Your Letter of the 15th Current is to hand, the case of the prisoners very distressing no doubt to them, especially this hot weather, but ’tis not consistent with the Rule of conduct laid down in the Constitution for me to alleviate their distresses by a suspension of their sentences. After having taken the sense of the Council of State, the only body appointed to advise the Governor in all cases, it would be considered as acting inconsistently with my duty; and whilst I am in the executive I mean to do in all cases what appears to me to be right, without having regard to the opinions of any but those whom I consider it my duty to follow the advice of, I mean the Council. Humanity points out a different mode for those unhappy sufferers but Justice must be satisfied.
Your difficulties in supplying provisions I am concerned for, but you know as having been several Times a Member of the General Assembly, the Generosity of that Honorable Body to the faithful servants of the State has been uniformly confined to the closest scrutiny, & I may add narrowness of allowance, yet I hope that they have had justice in view & that the next Assembly will do by you what is really Just in this particular, but you are to observe that the charges only of those who are unable to pay the fees of imprisonment, and that certified by the Court, will be allowed you and as I suppose some of your prisoners will be under the denomination of Insolvents I have, contrary to usage, forwarded you a warrant on the Treasury for one hundred pounds for which you must accot. with the Assembly; this will in some degree assist you in making that provision which your humane disposition will point out for these unhappy men.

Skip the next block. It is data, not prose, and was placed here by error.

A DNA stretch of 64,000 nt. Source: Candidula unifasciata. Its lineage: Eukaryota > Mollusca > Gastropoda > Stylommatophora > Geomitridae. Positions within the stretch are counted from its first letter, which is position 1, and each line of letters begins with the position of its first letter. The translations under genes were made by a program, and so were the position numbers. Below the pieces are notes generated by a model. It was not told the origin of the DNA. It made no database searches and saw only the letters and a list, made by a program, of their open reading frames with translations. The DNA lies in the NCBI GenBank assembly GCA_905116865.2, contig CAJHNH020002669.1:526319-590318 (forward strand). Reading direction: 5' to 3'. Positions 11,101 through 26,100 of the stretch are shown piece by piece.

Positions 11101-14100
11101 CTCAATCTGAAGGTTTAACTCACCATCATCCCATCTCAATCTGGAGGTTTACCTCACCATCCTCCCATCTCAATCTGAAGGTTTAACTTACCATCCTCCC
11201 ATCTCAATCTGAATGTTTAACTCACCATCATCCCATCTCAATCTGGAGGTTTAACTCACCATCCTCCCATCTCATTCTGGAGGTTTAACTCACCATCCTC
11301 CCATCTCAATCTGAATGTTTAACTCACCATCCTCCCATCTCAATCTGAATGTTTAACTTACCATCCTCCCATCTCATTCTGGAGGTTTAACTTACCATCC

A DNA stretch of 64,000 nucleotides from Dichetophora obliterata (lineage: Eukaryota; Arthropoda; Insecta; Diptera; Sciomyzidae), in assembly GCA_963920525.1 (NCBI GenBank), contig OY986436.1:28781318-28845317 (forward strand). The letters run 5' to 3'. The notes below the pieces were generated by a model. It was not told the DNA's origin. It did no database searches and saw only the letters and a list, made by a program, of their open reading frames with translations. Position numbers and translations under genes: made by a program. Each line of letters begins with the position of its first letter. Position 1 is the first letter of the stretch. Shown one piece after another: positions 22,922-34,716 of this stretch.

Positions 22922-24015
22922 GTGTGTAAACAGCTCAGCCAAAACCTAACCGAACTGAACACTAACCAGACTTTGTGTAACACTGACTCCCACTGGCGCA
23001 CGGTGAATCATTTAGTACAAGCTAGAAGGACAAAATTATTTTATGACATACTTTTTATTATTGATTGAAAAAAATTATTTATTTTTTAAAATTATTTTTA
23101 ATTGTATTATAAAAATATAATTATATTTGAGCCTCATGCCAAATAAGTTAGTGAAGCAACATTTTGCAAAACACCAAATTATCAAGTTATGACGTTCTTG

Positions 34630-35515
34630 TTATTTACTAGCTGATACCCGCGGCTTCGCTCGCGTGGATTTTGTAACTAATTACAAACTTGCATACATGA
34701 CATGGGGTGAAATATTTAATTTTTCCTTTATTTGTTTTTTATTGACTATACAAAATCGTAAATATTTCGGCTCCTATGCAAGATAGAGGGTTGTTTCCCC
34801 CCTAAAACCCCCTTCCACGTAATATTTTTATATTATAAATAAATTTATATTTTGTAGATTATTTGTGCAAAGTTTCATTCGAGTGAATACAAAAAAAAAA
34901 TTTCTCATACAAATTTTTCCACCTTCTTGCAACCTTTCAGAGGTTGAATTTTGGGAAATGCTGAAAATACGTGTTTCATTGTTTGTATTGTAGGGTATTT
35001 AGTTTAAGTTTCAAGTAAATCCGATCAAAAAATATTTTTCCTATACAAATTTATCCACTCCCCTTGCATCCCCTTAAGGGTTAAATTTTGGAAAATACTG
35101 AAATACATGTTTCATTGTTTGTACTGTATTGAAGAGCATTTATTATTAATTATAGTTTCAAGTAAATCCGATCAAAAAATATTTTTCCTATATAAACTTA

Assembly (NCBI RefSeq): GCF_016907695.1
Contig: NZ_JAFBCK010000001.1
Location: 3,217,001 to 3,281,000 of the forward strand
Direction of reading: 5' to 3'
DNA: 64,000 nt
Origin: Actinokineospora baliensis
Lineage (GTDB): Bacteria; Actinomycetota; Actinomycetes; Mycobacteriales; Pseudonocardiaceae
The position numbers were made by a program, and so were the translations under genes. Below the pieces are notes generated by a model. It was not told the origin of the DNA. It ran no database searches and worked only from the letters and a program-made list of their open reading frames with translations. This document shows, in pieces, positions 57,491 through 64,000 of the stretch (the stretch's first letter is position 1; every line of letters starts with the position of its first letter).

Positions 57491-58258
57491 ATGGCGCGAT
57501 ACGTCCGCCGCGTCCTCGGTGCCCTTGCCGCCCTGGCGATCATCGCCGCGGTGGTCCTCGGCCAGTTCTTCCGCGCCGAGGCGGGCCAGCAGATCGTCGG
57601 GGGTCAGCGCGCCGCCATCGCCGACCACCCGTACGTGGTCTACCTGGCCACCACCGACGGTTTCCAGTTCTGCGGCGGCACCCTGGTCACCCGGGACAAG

I thank you for the intelligence you give me of Mr. Morris’ Bill being returned as mentioned; ’tis new to me but I must take some further inquiry so as to prevent if possible.